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Data expert testifies at Landmark West Virginia opioid trial


A data expert who testified in a West Virginia landmark opioid trial says that prescription capacity has been increased over time to local communities, but prosecuting three large drug distributors falsified their analysis Was tried

CHARLESTON, WVA – A data expert who testified at a Landmark opioid trial in West Virginia said on Tuesday that the potency of prescription drugs sent to local communities increased over time, but his analysis by prosecuting three large drug distributors Attempted to discredit.

Cabell County and the City of Huntington argue that AmerisourceBergen Drug Co., Cardinal Health Inc. And McKesson Corp. Created a “public nuisance” by filling its territories with prescription pain pills and ignoring the signs that the community was being devastated due to addiction.

Washington, DC consultant Craig McCann focused on his Monday testimony about how many doses of hydrocarbons and oxycodone were sent to the area overall, The Herald Dispatch reported he zeroed in on specific pharmacies Tuesday.

He compared the number of opiates sent to the same pharmacies and three family pharmacies – Fruth, CVS and Right Aid, to four stores each.

The chart showed that these pharmacies received opiates between 2006 and 2014 in an odds ratio compared to the US average. Single pharmacies received drugs at a higher rate.

McCann said more powerful opioids were sent to Cabell County.

Morphine milligrams, as a tool for doctors to compare different drugs, were used to compare. For example, oxycodone has about 1.5 times the potency, but they are at the same level as morphine milligrams.

AmerisourceBergen’s attorney Joe Mahade said McCain was not an expert on medical needs or a doctor who could determine how many prescriptions should be sent across the country. He said McCain made his calculations based on an equation, not online, with information from the Pill data of the Drug Enforcement Administration.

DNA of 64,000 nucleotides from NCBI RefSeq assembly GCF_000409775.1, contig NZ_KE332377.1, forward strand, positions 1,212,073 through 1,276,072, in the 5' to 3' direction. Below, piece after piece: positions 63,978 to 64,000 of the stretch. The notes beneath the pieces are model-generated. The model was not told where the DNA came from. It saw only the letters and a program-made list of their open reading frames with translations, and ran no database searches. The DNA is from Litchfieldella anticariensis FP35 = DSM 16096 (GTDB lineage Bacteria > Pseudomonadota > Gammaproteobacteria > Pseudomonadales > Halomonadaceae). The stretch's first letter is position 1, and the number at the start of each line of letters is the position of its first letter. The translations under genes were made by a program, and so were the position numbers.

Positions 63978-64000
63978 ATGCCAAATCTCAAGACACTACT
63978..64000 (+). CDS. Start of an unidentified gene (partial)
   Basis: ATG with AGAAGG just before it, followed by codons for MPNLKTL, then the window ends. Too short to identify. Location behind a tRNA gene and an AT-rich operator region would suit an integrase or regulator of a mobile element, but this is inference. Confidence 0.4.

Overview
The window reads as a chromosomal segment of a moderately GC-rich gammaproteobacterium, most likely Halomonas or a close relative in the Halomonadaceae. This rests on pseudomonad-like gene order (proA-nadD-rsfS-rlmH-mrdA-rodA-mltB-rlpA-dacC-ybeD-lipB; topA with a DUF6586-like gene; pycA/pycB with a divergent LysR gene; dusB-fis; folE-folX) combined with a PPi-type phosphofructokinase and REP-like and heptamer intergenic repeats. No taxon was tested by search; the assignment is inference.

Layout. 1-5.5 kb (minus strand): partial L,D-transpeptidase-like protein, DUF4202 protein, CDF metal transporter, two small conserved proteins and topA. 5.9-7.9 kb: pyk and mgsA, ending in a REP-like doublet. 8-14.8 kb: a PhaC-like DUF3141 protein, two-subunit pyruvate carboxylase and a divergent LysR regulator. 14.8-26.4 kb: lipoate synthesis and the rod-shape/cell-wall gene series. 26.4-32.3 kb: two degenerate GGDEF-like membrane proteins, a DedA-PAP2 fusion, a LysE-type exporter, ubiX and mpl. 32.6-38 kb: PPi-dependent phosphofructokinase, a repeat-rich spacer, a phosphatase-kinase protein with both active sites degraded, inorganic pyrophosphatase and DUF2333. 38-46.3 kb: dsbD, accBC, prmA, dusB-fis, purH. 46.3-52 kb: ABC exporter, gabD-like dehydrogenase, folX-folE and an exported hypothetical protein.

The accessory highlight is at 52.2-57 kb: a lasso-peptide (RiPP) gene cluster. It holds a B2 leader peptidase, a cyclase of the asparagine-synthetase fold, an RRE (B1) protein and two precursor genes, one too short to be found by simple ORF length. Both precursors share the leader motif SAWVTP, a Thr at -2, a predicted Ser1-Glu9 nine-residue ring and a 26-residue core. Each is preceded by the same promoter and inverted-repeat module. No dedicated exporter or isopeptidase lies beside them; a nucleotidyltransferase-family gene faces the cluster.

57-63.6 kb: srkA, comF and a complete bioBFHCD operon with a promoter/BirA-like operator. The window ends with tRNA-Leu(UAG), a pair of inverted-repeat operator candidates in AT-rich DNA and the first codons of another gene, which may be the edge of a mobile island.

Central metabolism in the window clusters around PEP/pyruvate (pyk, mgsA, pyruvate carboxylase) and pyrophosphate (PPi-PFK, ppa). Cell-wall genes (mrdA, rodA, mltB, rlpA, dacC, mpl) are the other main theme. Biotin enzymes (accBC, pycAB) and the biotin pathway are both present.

McCann said AmerisourceBergen and Cardinal Health were responsible for 98% of the 14.8 million hydrocarbons and oxycodone dose units sent to the four fruit pharmacists in Cabell County.

The county’s four Reat Aid stores received 8.8 million units, and while the company sent 63% of the dose itself, McKesson sent larger, stronger amounts of the drug. McEwan said two-thirds of shipments received from four CVS stores came from Cardinal Health.

McKesson’s attorneys Paul Schmidt and Mahade said the plaintiffs were focusing on the highest number of figures that support their case and making them more influential to change the scales on the graph.

Distributors said they asked the DEA for access to their data for more than a decade. According to Schmidt, companies were only given access to data for the last six months starting in 2018.

“The Big Three” continues to blame the DEA for its lack of communication and the pill quota prescribed by it, as well as the increase in prescriptions written by doctors.

Similar lawsuits have resulted in multi-million dollar settlements, but this is the first time the allegations have wound up in a federal trial. The result could heavily impact hundreds of similar lawsuits filed across the country.

Huntington was once the ground zero for the drug epidemic, until a quick-response program formed in 2017 brought the overdose rate down. But the epidemic greatly reduced progress.

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